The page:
Years later, Matheson found himself in frequent collaboration with director Dan Curtis (The Night Stalker, Dark Shadows). The two came up with the idea for Trilogy of Terror and pitched it to ABC. Writer William F. Nolan scripted two Matheson stories; Matheson himself scripted the third installment based on “Prey,” a short story he had written based on his abandoned Twilight Zone idea, which first appeared in a 1969 issue of Playboy.

Matheson figured “Amelia” would be the standout, and admitted he was selfish to keep it for himself to script. But the network and Curtis felt the stunt of casting Black in all three stories—for a total of four roles, including the second installment’s twins—would be the hook. Black was not initially interested in the material, agreeing to star only when her manager was able to secure a role for her then-husband, Robert Burton.

Shooting “Amelia” necessitated three puppets, which proved problematic to operate. In interviews, Black said that the crew sometimes resorted to simply throwing the doll at her in order to simulate movement; its head or arm tended to fall off during simulated running.

Deprived of the production’s gaffes, viewers didn’t find a lot to laugh about. The final third of Trilogy of Terror is largely silent, with Black being browbeaten by her overbearing mother (appearing offscreen via telephone) and hoping to calm herself with a shower. With the doll springing to life, she uses everything within reach—a suitcase, an ice pick, an oven—to combat whatever evil force she has awakened in the creature. In the closing moments, it becomes clear that the seemingly-vanquished doll isn’t done claiming victims.

The VHS box art for an early video release of the Zuni doll segment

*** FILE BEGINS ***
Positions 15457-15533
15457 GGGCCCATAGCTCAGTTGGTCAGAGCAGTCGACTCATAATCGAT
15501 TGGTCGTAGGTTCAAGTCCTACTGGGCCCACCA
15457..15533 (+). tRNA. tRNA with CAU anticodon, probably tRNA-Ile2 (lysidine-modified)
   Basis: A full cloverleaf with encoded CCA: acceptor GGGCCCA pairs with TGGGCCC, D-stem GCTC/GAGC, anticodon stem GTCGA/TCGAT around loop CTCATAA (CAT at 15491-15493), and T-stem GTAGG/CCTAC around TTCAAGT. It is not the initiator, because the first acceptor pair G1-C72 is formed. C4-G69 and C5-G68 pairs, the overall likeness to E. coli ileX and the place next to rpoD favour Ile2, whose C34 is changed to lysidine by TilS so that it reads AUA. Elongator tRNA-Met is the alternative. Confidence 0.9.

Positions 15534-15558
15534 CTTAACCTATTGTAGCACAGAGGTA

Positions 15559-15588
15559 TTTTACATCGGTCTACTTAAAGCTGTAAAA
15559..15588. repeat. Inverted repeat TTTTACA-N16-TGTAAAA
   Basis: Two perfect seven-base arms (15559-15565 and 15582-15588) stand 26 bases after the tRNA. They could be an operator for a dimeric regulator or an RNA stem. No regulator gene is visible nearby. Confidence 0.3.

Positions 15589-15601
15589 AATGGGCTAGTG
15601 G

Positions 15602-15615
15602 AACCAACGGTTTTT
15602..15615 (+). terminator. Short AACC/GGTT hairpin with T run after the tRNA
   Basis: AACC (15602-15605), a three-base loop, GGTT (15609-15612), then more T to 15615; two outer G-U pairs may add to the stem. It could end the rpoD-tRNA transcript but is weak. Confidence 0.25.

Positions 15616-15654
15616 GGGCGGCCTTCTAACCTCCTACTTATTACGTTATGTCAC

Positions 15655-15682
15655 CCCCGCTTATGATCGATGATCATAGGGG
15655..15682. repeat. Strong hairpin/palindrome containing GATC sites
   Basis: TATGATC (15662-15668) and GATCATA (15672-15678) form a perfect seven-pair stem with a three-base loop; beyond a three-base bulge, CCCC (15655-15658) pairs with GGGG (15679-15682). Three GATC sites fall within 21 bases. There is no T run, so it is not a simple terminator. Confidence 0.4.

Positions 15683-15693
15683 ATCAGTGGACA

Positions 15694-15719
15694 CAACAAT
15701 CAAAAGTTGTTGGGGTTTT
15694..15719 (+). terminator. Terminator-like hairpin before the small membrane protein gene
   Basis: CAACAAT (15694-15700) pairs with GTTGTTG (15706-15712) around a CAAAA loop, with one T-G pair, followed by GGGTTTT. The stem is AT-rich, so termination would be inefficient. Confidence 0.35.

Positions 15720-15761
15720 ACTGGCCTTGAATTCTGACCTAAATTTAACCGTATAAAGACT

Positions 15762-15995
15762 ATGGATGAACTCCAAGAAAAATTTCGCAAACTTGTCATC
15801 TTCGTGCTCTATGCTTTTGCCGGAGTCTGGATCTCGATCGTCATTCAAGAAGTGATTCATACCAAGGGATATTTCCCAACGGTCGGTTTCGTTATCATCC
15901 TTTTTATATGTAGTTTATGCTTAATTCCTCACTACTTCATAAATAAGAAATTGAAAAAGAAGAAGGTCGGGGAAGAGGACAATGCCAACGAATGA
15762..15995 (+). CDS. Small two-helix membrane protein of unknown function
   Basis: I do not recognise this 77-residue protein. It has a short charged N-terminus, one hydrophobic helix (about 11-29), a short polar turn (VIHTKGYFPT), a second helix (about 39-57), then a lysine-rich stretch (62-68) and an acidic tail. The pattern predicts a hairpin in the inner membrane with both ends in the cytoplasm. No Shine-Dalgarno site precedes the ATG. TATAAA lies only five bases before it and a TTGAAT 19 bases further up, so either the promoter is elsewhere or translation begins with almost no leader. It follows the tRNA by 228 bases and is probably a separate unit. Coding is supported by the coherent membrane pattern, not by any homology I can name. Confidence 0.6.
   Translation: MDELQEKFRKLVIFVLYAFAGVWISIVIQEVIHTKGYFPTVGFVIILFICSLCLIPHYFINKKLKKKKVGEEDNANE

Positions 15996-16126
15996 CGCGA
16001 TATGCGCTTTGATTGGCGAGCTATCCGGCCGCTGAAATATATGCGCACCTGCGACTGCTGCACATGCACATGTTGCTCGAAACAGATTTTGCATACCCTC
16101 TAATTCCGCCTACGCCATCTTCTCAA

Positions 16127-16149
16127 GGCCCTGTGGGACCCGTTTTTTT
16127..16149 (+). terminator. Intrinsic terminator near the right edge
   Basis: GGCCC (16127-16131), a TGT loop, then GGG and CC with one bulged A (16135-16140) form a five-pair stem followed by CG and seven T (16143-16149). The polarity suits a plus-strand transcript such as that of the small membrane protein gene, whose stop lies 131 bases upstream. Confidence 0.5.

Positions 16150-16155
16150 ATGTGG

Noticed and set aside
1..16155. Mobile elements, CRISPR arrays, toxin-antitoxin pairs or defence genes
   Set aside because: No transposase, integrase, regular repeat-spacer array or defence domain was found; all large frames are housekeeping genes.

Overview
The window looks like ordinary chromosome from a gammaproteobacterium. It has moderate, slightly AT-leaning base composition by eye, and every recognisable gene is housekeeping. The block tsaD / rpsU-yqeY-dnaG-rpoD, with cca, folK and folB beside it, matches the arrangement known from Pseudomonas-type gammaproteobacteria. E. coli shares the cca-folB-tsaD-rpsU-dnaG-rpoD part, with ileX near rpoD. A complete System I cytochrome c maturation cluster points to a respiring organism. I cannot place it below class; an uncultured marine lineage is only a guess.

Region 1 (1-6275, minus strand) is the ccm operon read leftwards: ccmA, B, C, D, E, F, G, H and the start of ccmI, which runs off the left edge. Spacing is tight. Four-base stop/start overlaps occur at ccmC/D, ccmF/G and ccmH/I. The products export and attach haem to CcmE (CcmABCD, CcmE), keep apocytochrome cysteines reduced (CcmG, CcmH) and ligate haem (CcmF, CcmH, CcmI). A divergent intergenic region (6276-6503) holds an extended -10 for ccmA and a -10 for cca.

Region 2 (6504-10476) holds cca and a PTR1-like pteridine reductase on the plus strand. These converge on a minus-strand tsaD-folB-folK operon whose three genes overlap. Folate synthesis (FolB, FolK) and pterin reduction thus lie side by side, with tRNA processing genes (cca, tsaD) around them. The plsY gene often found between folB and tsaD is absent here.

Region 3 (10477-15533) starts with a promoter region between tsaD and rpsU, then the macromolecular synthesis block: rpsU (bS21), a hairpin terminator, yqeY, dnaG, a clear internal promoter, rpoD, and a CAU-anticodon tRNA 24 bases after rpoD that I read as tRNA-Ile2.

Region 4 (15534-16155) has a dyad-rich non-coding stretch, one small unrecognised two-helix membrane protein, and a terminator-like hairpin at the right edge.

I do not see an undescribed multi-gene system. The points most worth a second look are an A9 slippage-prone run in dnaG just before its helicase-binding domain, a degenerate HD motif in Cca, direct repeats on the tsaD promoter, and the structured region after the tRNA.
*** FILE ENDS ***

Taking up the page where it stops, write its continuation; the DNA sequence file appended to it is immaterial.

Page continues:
MPI Home Video

Trilogy of Terror was repeated on ABC over the years and came to the home videocassette market in the early 1980s under the title Terror of the Doll. A combination of its being difficult to screen and people's fleeting recollections of the violent little savage led the movie to develop a cult following.

Don Mancini, who wrote the Child’s Play series—a seventh entry, Cult of Chucky, is due in October—and Child’s Play director Tom Holland have spoken about the influence Trilogy of Terror had on their iconic killer doll; a 1996 Trilogy of Terror sequel brought the Zuni doll back for an encore, although it didn't generate nearly as much interest as the original.

When it finally received wide distribution with a 1999 home video re-release, Black bemoaned that people seemed to have remembered Trilogy of Terror at the expense of the rest of her career. “I wish they said, ‘That wonderful movie you did for Robert Altman,’ but they don’t,” she said. “They say, ‘That little doll.’”

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August 1996: A Game of Thrones Debuts

George R.R. Martin spent a decade in television before realizing he wanted nothing more to do with it. The fantasy author, who had won multiple Hugo and Nebula Awards for his fiction in the 1970s and early 1980s, had grown tired of having budgetary restrictions limit the scope of his work. And if there was money, there was little time: As a staff writer and producer for the CBS series Beauty and the Beast, Martin knew he had 46 minutes to tell a cogent story. It wasn’t nearly enough.

Calling it a “reaction” to his 10 years in TV, in 1991 Martin began to sketch out a series of fantasy novels that would feature hundreds of characters, sprawling scope, and no network ceiling. When the 704-page A Game of Thrones hit shelves on August 1, 1996, it received positive notices and respectable sales, but there was little hint of the hysteria that would follow. 

Born in 1948, Martin attended Northwestern University and pursued degrees in journalism. At 21, he sold his first piece of fiction to the anthology magazine Galaxy; a novel, Dying of the Light, followed in 1977. His fantasy was wide in scope, but had elements of the mundane to ground his stories. Other writers, Martin once observed, embraced the bigger tropes but didn’t "have the dogs in the halls of the castles scrapping under the table.” Martin preferred a lived-in approach.